2. After the example of Christ, my next argument is from his words spoken to Nicodemus in explication of the prime mysteries evangelical: "Unless a man be born of water and of the Holy Spirit, he shall not enter into the kingdom of God." These words are the great argument, which the church uses for the indispensable necessity of baptism; and having in them so great effort, and not being rightly understood, they have suffered many convulsions (shall I call

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them?) or interpretations. Some serve their own hypothesis by saying that water is the symbol, and the Spirit is the baptismal grace: others, that it is a v día dvov, one is only meant, though here be two signatures. But others conclude, that water is only necessary, but the Spirit is superadded as being afterward to supervene and move upon these waters: and others yet affirm, that by water is only meant a spiritual ablution, or the effect produced by the Spirit; and still they have entangled the words so that they have been made useless to the Christian church, and the meaning too many other things makes nothing to be understood. But truth is easy, intelligible, and clear, and without objection, and is plainly this:

Unless a man be baptized into Christ, and confirmed by the Spirit of Christ, he cannot enter into the kingdom of Christ; that is, he is not perfectly adopted into the Christian religion, or fitted for the Christian warfare. And if this plain and natural sense be admitted, the place is not only easy and intelligible, but consonant to the whole design of Christ and analogy of the New Testament.

For, first, Our blessed Saviour was catechizing of Nicodemus, and teaching him the first rudiments of the Gospel, and like a wise master-builder, first lays the foundation, "the doctrine of baptism and laying on of hands:" which afterward St. Paul put into the Christian catechism, as I shall shew in the sequel. Now these also are the first principles of the Christian religion taught by Christ himself, and things which at least to the doctors might have been so well known, that our blessed Saviour upbraids the not knowing them as a shame to Nicodemus. St. Chrysostom and Theophylact, Euthymius and Rupertus, affirm, that this generation by water and the Holy Spirit might have been understood by the Old Testament, in which Nicodemus was so well skilled. Certain it is, the doctrine of baptisms was well enough known to the Jews, and the ἐπιφοίτησις τοῦ Πνεύματος TOU OεOU," the illumination and irradiations of the Spirit of God" was not new to them, who believed the visions and dreams, the daughter of a voice, and the influences from heaven upon the sons of the prophets: and therefore although Christ intended to teach him more than what he had distinct notice of, yet the things themselves had foundation in the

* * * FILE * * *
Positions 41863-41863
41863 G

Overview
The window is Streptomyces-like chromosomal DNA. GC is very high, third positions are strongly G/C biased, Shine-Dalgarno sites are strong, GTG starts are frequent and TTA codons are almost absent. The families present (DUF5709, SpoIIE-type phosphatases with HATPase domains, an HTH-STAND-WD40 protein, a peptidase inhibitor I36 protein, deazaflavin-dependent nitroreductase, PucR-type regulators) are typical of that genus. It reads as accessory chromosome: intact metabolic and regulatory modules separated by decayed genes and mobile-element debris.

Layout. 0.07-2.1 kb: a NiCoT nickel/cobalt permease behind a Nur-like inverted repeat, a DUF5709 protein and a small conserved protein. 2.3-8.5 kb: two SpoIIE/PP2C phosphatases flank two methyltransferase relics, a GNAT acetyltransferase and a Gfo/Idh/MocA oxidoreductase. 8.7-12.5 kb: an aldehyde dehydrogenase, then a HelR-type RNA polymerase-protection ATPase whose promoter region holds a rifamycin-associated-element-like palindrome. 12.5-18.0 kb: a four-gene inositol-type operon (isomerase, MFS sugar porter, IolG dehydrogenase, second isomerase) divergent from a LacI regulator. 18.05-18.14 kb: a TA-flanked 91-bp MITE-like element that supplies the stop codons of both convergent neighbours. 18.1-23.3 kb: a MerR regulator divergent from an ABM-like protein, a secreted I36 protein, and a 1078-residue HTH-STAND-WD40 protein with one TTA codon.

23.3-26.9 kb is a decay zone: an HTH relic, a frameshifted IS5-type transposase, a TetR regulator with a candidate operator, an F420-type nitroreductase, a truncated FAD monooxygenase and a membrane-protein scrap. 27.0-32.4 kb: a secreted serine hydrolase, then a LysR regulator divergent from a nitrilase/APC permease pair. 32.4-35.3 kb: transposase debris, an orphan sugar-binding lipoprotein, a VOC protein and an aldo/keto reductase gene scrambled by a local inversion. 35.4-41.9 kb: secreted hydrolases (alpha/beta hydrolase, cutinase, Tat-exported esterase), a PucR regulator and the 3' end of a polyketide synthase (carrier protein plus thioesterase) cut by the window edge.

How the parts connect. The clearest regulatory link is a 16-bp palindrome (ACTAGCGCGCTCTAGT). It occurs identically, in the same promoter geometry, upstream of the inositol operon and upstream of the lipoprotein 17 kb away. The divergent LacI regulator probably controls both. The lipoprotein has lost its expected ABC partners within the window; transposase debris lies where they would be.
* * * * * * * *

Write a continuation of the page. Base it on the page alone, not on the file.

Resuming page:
law and the prophets: but although they were high mys-
teries, and scarce discerned by them who either were ignorant
or incurious of such things; yet to the Christians they were
the
very rudiments of their religion, and are best expounded
by observation of what St. Paul placed in the very founda-
tion. But,

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2. Baptism is the first mystery, that is certain; but that this of being born of the Spirit' is also the next, is plain in the very order of the words: and that it does mean a mystery distinct from baptism, will be easily assented to by them who consider, that although Christ baptized and made many disciples by the ministry of his apostles, yet they who were so baptized into Christ's religion, did not receive this baptism of the Spirit till after Christ's ascension.

3. The baptism of water was not peculiar to John the Baptist, for it was also of Christ, and ministered by his command; it was common to both; and therefore the baptism of water is the less principal here. Something distinct from it is here intended. Now if we add to these words, that St. John tells of another baptism which was Christ's peculiar, "He shall baptize you with the Holy Ghost and with fire;" that these words were literally verified upon the apostles in Pentecost, and afterward upon all the baptized in spiritual effect (who, besides the baptism of water, distinctly had the baptism of the Spirit in confirmation); it will follow, that of necessity this must be the meaning and the verification of these words of our blessed Saviour to Nicodemus, which must mean a double baptism: "Transibimus per aquam et ignem, antequam veniemus in refrigerium," "We must pass through water and fire, before we enter into rest;" that is, we must first be baptized with water, and then with the Holy Ghost, who first descended in fire; that is, the only way to enter into Christ's kingdom is by these two doors of the tabernacle, which God hath pitched, and not man,—first by baptism, and then by confirmation; first by water, and then by the Spirit.

The primitive church had this notion so fully amongst them, that the author of the Apostolical Constitutions attributed to St. Clement P, who was St. Paul's scholar, affirms, That a man is made a perfect Christian (meaning ritually and

P S. Clem. Ep. 4. Constit. Apost.